The evolution on web design reminds me of the auto industry. When the first websites came online, technology limited the aesthetics to color schemes and white space. New programming languages and improvements in graphic design programs allowed designers to start using sleek curves, flashy tail fins, and match aesthetics to real world inspiration. For a time in the early 2000s the Internet reminded me of the iconic cars in the late 60s. They were beautiful to the point of being sexy, and so advanced that the whole realm of web design was on the cusp of changing directions.
As Web 2.0 sites launched the Internet took a step back in the aesthetics department. Designers scaled back on visual components and ramped up the amount of text to take advantage of search engines that couldn’t interpret images. Social networks such as Facebook embraced simple design to speed up load times and focus on the use of the application. In a way the web followed the same path that the auto industry took in the late 70s and 80s. Reaching a design pinnacle where the only way to add more curves would be to make it a circle, designers reverted back to sharp corners; hatchbacks, round headlights and several other design cues that in my opinion are just plain ugly.
Just as auto manufacturers came full circle in the last decade with retro design cues mixed with futuristic styling, web designers are once again pushing the limits of what a web browser can do. Maybe it’s the influx of news tools such as HTML 5, mobile devices and faster connections. Whatever the reason, designers have picked up on some fresh new trends lately, and if you’re a web professional, you need to introduce yourself to the next steps in the evolution of digital design.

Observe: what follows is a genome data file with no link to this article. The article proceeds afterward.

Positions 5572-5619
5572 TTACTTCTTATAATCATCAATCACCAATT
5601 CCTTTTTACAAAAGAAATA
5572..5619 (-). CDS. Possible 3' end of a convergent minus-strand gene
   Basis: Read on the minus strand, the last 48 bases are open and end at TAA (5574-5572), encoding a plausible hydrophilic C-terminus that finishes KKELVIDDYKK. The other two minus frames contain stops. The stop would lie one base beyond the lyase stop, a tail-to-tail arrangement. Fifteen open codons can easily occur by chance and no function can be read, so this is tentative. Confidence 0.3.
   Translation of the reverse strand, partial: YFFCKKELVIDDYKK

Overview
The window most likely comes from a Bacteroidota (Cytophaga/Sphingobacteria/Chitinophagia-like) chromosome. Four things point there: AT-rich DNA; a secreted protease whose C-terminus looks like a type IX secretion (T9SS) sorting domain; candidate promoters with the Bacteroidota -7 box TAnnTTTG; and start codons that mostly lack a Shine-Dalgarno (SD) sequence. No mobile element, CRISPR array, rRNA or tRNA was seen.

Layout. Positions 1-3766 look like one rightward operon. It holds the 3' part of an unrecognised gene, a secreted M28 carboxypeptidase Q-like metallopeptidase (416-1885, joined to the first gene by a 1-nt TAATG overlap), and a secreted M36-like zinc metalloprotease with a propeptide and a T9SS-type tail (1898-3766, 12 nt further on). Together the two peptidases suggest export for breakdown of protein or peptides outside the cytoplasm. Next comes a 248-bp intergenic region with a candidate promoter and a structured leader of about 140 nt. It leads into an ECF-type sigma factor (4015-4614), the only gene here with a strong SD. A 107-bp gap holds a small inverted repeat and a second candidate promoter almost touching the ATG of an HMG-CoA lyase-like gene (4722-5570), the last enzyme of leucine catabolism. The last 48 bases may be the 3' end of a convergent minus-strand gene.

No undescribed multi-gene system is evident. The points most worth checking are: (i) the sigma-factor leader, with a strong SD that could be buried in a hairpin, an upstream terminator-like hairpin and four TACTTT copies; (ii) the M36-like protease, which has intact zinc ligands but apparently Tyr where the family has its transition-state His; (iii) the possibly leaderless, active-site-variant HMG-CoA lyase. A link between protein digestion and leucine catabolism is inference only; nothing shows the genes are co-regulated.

One of the problems I faced when returning to web design after a break in 2001 was an increase in the disparity of browser resolutions in use. I was accustomed to designing for 800×600 fixed width monitors, but I found that nearly half the users had moved to 1024×768 displays.
I was forced to adapt by either creating webpages that would fit all resolutions by default, or using percentages when defining page width and testing the design on several resolutions.
In October 11.73 percent of visitors to Social Media Sun were viewing the site from a mobile device. That number is expected to rise over the next year, and many technologists predict that tablet devices could be as prevalent as laptop computers in a few years.
With such a wide range of devices and resolutions, it’s important to account for every possible permutation when designing a website or application for the web. Visitors and profits can come from any device, and any resolution. Responsive designs alter their layouts and parameters depending on the device and resolution a visitor is using.
Instead of offering a bland, dumbed down version for mobile users, or requiring an obscene amount of panning and scrolling, designers now have the option of having the site respond to media queries by fitting the layout onto the specific screen viewing the content. You can layout as many grids as you want, theoretically creating a uniquely sized layout for every popular resolution, and every popular device. Responsive design isn’t just a trend; it’s the next generation of web design.